When I was eighteen, I thought the best way to serve my country was to become one of the warriors that protected it.  My parents, my teachers, my family and my friends thought I was an idiot for "throwing my life away," but I didn't care.  At that time in my life, I believed that military service would be the best expression of my dedication to the service of this nation.

My disqualification, though, afforded me the opportunity to realize that everyone is meant to serve their cause in a different way.  

I serve my country by being informed.  

I serve my country by educating myself regarding the freedoms that have been bestowed upon me by the Constitution of the United States.  
 
I serve my country by yelling, stomping my feet in my living room (or the living rooms of other people) and blogging on the Internet when I see those freedoms being transgressed or upheld.
  
I serve my country by showing the world that I am unafraid of identifying myself as a Muslim, despite repeated implications from many of my compatriots and elected politicians that this nation is at war not only with Iraq and Afghanistan, but with Islam itself.

I serve my country whenever I intentionally answer "American," no hyphen, to the questions aimed at determining my ethnic origins.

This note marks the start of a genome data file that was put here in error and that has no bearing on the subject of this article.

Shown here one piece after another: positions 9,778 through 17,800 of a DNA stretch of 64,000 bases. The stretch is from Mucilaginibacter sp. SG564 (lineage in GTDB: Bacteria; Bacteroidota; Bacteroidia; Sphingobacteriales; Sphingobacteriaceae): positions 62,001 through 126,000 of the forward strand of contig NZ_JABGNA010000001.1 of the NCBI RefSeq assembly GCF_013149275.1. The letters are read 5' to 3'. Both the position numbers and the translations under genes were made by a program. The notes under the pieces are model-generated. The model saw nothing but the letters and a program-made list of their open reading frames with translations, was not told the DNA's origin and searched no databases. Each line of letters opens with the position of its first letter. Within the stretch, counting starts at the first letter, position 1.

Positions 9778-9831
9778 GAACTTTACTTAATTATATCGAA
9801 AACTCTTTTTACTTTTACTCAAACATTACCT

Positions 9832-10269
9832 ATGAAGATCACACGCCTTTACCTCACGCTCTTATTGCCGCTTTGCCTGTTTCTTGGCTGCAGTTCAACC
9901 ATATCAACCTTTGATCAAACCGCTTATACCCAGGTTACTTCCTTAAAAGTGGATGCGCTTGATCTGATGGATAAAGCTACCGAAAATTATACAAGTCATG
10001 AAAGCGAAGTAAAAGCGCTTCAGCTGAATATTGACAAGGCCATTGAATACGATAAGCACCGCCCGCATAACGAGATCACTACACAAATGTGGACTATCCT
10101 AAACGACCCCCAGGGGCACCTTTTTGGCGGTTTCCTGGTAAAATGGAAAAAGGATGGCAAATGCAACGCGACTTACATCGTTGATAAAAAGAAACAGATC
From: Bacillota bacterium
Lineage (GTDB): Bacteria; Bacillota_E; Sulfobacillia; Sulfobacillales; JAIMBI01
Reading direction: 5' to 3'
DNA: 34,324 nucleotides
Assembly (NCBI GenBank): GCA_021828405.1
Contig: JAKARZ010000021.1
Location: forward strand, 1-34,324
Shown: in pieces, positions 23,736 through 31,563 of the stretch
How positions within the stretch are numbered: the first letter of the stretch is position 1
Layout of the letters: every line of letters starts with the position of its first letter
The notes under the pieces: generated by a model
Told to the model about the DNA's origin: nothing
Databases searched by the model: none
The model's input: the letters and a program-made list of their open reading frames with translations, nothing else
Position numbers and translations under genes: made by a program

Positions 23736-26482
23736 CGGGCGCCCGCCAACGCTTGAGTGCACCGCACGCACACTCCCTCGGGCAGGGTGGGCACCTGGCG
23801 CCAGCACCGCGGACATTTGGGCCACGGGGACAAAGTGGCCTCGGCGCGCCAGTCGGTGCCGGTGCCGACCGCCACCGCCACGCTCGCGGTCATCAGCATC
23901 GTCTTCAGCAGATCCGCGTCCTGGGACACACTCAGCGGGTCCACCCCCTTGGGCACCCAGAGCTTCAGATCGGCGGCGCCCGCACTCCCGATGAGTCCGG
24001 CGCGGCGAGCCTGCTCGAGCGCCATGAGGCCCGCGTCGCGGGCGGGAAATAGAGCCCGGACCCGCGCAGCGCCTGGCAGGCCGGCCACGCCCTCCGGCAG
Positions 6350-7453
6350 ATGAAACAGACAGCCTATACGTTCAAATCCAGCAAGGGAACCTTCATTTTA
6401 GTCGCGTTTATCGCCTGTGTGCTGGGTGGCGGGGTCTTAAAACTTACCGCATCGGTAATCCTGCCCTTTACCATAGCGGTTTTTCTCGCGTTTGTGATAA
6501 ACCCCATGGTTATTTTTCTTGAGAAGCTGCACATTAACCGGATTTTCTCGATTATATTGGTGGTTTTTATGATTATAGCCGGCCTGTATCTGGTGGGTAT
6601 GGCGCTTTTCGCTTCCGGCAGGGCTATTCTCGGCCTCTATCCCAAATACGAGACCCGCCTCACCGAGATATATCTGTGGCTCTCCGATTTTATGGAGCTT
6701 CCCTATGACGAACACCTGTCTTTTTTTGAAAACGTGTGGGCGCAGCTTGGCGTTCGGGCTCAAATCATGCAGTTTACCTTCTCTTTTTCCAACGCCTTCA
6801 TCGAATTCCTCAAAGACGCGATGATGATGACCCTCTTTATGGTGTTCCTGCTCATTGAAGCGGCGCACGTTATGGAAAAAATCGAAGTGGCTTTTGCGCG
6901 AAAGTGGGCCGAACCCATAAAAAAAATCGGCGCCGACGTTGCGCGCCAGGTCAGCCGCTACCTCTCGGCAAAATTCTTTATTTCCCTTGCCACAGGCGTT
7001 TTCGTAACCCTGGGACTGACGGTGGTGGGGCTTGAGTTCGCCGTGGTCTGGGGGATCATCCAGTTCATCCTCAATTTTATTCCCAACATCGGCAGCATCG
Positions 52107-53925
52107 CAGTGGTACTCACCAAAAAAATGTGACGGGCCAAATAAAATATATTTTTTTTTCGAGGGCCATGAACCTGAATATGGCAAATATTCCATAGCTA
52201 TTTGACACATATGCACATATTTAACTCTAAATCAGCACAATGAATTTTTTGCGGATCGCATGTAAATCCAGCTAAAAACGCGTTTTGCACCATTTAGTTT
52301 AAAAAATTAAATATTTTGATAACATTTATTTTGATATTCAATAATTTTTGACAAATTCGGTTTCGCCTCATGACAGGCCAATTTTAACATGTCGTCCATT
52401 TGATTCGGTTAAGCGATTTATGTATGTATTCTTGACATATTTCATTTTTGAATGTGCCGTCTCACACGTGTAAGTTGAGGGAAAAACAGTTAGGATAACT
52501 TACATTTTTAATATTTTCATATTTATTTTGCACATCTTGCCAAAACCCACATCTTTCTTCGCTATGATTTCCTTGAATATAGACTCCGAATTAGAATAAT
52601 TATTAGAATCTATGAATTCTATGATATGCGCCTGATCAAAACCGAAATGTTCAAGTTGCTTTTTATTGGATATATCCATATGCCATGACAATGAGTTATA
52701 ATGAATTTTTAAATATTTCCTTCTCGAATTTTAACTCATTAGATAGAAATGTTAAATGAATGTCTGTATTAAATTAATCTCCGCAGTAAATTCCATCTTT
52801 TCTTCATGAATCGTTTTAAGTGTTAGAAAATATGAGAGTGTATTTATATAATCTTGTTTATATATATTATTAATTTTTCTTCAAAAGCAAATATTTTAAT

Make no mistake, I am not equating my level of service with people who are getting shot at on the other side of the world.  

I'm just saying that we all serve within the parameters of our capabilities, and many of us act with the noblest of intentions.  These services and actions are not any less of a contribution to the greatness of our nation.

Whenever I see a banner that reads, "Support Our Troops," I feel a strange twinge in my heart. I have always supported our troops, well before 9/11, well before it was deemed fashionable by the media and political pundits.  

I'm offended by the conflation of the support of our troops with our current conflict.  After all, I should be able to voice my opposition to foreign policy without having my support of our military even coming up for discussion.    

I fight for this country every day with my words.  And while I am not as prolific as many others, there are people who give my words some consideration.  

I have been to various continents and bravely faced up to the criticisms that others have for this country, and I have defended what was right, just and good about us.  

I do not impose, I do not require agreement, but I will continue to expose the goodness of America to the people of this planet as much as I can.  

And there is much about us that is good, just and right.

Finally, I serve by finding and fostering the goodness within America.  I offer myself as an example of how this nation, at it very best, can be diverse, humane, tolerant and conscious.